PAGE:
Our prayers are especially urgent at this time. South Sudan is suffering from a devastating famine, and famine threatens Nigeria, Somalia, and Yemen. Drought is spreading throughout other parts of Africa. Humanitarian assistance and long-term solutions to hunger are more important than ever.
            Bread for the World reminds us that nearly 16 million children in the United States, in one of the richest countries in the world — that’s almost one in five — live in households that struggle to put food on the table. Many of these children have parents who have jobs and work hard, but whose wages aren’t high enough to cover the high costs of rent, transportation, and utilities — and daily meals.
            So, our federal government’s feeding programs serve as a lifeline for vulnerable children and families. Because children are hit especially hard by the effects of hunger and malnutrition, nutrition programs aimed at children are particularly important.  A healthy start in life — even before a child is born — pays off for years, in terms of intellectual development --not only for individual children and families, but for communities and our nation as a whole.
            Only one out of every 20 grocery bags that feed people who are hungry come from church food pantries and other private charities.   Federal nutrition programs, from school meals to SNAP (formerly known as food stamps), provide the rest.   Our government’s child nutrition programs serve millions of children each year. 
Locally, and in the short term, we are helping to alleviate hunger when we give to the Presbyterian Hunger Program through our Two Cents a Meal or Cents-ability offering… when we support Church World Service…when we support the mission of the Open Door or Focus Hope or volunteer at Gleaners or support Blessings in a Backpack.

            But we also need to work on the systemic causes of hunger.   For a lot of us, hunger and poverty seem overwhelming.   We don’t have to do it alone. 
            Bread for the World is a faith-based education and advocacy organization that I’ve belonged to for some years.  The reason I personally support Bread for the World is because they have a remarkable record of helping to win passage of bipartisan legislation that addresses hunger.   As a result of this advocacy, children in the United States receive vital nutrition.   Emergency food reaches refugees from famine and conflict in Africa and elsewhere.  Agricultural development is enabling hungry people in various parts of the world to grow enough food to feed their families.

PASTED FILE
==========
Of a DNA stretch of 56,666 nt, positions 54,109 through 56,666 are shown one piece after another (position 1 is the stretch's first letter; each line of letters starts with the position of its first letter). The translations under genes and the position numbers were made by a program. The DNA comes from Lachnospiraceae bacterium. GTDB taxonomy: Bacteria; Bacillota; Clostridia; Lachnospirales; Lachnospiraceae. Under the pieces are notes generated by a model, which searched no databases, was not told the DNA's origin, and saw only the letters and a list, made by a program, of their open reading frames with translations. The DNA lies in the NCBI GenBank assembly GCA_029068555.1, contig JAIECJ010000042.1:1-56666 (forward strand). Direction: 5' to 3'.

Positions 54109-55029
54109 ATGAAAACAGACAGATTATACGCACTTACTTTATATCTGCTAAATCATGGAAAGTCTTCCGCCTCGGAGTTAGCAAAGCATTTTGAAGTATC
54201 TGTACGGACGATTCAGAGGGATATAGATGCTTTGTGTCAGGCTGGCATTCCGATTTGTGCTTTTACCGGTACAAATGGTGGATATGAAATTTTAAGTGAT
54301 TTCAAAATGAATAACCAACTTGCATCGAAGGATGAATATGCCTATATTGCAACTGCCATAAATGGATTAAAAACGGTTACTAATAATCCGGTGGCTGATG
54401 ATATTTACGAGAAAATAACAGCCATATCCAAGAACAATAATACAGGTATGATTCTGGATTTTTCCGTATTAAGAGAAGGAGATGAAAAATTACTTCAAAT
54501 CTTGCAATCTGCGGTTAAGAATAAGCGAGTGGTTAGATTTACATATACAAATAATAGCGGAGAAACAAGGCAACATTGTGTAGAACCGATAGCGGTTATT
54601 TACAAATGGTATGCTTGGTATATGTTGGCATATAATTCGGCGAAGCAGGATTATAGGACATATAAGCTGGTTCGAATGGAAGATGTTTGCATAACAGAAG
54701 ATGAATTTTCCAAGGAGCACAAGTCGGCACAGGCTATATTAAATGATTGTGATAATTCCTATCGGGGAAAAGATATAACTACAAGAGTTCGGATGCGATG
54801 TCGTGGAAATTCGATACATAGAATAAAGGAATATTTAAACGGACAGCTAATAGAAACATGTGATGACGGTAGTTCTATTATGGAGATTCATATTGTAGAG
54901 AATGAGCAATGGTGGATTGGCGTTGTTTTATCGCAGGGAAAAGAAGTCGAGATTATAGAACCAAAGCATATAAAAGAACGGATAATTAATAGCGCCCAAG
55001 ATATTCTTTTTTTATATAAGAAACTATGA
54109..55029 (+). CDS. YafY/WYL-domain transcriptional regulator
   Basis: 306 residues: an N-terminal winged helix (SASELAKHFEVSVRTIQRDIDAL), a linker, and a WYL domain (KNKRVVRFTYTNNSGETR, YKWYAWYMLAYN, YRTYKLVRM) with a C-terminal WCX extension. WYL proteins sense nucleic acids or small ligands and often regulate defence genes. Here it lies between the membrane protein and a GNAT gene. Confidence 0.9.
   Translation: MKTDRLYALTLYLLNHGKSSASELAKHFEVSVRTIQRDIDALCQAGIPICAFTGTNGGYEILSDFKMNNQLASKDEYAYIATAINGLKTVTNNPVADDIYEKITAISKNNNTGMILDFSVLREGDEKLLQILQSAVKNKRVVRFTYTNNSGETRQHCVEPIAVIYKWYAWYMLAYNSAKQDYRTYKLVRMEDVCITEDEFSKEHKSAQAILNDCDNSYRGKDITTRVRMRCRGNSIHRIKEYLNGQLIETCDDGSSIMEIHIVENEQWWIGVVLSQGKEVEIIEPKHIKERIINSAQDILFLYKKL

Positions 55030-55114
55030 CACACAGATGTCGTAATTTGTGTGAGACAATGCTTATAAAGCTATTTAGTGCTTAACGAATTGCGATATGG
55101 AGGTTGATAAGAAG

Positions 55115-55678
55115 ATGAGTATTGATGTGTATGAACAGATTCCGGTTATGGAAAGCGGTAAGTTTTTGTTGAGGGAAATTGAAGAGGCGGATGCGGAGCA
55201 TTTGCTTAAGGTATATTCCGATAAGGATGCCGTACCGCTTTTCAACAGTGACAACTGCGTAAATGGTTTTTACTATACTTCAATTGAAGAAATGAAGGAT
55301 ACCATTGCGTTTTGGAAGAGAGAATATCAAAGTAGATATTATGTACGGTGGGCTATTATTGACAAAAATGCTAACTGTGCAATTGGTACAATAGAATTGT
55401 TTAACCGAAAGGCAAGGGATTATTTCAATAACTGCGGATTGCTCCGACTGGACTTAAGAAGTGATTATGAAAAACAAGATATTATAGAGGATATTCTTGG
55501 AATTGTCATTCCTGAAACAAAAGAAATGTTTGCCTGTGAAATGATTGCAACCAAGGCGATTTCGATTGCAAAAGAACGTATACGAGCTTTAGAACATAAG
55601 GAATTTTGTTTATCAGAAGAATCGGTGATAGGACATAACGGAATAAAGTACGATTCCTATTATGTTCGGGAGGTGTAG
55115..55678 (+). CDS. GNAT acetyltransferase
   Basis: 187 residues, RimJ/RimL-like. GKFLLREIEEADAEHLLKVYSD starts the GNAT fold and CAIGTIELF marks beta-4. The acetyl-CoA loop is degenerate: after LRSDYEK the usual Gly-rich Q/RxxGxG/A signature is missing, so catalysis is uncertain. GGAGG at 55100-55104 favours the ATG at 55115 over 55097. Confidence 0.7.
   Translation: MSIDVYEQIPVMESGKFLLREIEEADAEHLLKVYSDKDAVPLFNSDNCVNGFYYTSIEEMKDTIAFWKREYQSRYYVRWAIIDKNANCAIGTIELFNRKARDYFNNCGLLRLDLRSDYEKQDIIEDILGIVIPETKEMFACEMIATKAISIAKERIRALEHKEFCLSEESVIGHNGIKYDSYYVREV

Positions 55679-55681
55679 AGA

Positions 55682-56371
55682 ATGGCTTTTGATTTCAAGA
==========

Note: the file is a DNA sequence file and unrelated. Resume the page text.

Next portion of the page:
If you want to help Bread for the World with this important, persistent advocacy work, you are invited to give them a donation.  Or you could commit yourself to sending letters to your elected representatives in Congress.  I’ll post a link on the church Facebook page and send one in an email to help you do this advocacy work, if you feel led to do so.
            It took me between five and ten minutes to personalize the form letter at the website, which was then automatically sent to my congressional representatives.  It’s a small thing, but it’s important.  It’s a way to act prayerfully and faithfully.
            As Teresa of Avila famously put it, "Christ has no body now on earth but yours… no hands but yours…  no feet but yours.  Yours are the eyes through which God’s compassion will look upon the world.  Yours are the feet with which God will go about doing good.  Yours are the hands with which God will bless others now."
            When we put on Christ, we are called to serve—to be Christ’s hands and feet in the world.  When we respond to Christ’s call and work together, we can help to change the conditions and the policies that allow hunger to persist. 
            We are called to share our bread with the hungry, to bring the homeless poor into our house… to care for basic needs of those who are marginalized.
            Speaking through the prophet Isaiah, God promises us that we will not have to do this alone.  When we call, the LORD will answer.  When we cry for help, God will say, “Here I am.”[5] If we remove the yoke, the speaking of evil, if we offer our food to the hungry and satisfy the needs of the afflicted, Then our light shall rise in the darkness.

            This is a blessed promise and vision: 
The LORD will guide you continually,
and satisfy your needs in parched places…
you shall be like a watered garden,
like a spring of water, whose waters never fail.
Your ancient ruins shall be rebuilt… 
you shall be called the repairer of the breach.
the restorer of streets to live in.
           
            So be it!  Amen!


Rev. Fran Hayes, Pastor
Littlefield Presbyterian Church
Dearborn, Michigan
October 15, 2017 


[2] Thomas G. Long, Matthew. (Westminster John Knox Press, 1997), p. 246.
[3] Ephesians 4:24; Colossians 3:10-12;
[4] James Martin, SJ, “Will You Accept Jesus’ Invitation?” A reflection on Matthew 22:1-14, in Bread for the World Sunday 2017.  http://www.bread.org/sites/default/files/bread-for-the-world-sunday-2017-guide.pdf
  
[5] Isaiah 58